Another statewide election is over, and Nevada again found itself under scrutiny for the length of time it took Silver State officials to count ballots.
Why, it’s been asked, can’t we know winners by the end of election day? After all, with universal mail-in voting, Nevadans were able to begin returning completed ballots weeks ahead of election day.
Florida, where more than 7.7 million people voted, had results by the close of Nov. 8, but several key races in Nevada, where barely 1 million people cast ballots, took a week or more to be decided.
Such delays do not mean there was election malfeasance, but they do nothing to increase confidence in the state’s election process.
“If they counted money the way they’re counting ballots, those people would be in Lake Mead tied to a cinder block,” Las Vegas writer Walter Kirn said days after the election.
Nevadans didn’t learn who won the governor’s race or three of its four U.S. House seats until Nov. 11, and the U.S. Senate race wasn’t called until Nov. 15, a full week after election day.
One of the main causes of the lengthy delays are new voting laws put in place recently. This included the adoption of universal mail-in balloting.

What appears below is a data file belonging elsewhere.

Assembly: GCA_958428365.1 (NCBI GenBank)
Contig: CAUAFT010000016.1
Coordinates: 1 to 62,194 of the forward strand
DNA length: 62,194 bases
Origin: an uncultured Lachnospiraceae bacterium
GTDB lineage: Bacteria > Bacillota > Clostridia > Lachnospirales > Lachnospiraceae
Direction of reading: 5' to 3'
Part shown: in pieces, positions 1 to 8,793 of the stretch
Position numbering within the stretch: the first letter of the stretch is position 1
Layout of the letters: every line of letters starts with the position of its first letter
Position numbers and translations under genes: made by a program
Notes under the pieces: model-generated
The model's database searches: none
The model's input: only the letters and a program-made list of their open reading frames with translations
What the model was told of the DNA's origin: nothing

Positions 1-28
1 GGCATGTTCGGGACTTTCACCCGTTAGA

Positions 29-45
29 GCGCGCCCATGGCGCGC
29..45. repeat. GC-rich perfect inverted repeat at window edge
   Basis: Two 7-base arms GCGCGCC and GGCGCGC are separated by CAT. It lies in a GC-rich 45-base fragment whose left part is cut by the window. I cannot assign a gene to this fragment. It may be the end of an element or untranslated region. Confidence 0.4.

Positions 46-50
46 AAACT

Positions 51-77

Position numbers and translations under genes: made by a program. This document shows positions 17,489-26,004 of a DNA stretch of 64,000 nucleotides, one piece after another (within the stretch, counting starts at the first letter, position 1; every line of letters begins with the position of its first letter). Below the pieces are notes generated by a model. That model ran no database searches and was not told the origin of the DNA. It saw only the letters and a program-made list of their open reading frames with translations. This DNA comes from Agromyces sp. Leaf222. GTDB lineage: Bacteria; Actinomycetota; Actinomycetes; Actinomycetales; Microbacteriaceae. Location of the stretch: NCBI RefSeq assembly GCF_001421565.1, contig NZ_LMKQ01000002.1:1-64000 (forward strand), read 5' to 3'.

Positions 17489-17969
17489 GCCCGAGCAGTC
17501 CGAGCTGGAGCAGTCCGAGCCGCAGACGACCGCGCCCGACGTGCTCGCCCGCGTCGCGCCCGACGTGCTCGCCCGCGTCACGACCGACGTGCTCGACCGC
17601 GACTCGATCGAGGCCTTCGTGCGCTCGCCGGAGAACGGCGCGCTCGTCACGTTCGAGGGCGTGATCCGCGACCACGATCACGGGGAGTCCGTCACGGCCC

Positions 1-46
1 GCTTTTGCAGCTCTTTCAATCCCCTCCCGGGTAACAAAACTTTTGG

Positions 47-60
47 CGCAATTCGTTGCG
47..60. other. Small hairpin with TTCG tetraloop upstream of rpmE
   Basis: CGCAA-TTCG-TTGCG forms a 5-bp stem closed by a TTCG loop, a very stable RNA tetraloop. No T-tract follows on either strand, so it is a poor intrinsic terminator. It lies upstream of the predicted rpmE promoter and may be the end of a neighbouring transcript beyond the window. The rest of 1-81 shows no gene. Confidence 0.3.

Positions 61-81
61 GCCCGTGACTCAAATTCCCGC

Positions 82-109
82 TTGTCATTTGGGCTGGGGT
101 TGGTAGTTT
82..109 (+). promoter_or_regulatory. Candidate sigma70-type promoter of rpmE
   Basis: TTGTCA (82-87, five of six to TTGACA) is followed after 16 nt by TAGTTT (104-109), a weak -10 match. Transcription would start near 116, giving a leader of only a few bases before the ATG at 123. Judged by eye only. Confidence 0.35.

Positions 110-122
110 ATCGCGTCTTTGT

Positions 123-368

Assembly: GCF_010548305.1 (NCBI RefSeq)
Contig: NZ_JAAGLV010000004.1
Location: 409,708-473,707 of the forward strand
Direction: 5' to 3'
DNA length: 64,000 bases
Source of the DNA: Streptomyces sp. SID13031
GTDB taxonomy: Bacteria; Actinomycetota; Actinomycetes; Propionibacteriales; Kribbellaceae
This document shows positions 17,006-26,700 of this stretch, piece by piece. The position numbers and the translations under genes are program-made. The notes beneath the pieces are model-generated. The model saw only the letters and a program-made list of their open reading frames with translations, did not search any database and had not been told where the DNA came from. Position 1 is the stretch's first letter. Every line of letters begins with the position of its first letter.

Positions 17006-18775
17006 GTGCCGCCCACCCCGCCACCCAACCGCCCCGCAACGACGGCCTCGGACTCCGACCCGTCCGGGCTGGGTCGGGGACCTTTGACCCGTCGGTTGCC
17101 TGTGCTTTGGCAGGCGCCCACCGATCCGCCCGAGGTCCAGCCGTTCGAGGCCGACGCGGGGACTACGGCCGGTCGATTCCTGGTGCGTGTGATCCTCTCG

A law passed last year requires mail ballots be sent to every registered voter in the state. And even though ballots were sent to all registered voters between Sept. 25 and Oct. 19, depending on the county, state law allows ballots to be received by election officials as many as four days after election day if they are postmarked by election day.
That resulted in batches of votes coming in across Nevada days after the election.
Washoe County poll workers were so behind that they couldn’t count the thousands of mail-in ballots that arrived on election day until days after the election, according to the New York Times.
And more than 5,500 provisional ballots, submitted by individuals who either registered on election day itself or had issues at polling places, weren’t counted until Nov. 15. Given how tight some races were, the delays caused much consternation and undermined overall trust in the system.
Nevada is one of eight states with universal mail voting, including neighbors California, Oregon and Utah.
Among universal ballot states, deadlines to receive votes vary from election day (Colorado, Hawaii and Vermont) to no deadline in Washington if votes are postmarked by election day, according to the National Conference of State Legislatures.
In Florida, by comparison, state law requires early voting ballots, in most instances, to be completely counted on the day before election day.
A simple solution to speed the counting of Silver State votes would be to require, at a minimum, residents to return ballots by election day. Given that Nevadans have weeks to cast mail-in ballots, it doesn’t seem an unreasonable request.
And for those who can’t manage to get their ballots into the mail in time, they can always go the old-fashioned route and vote in person.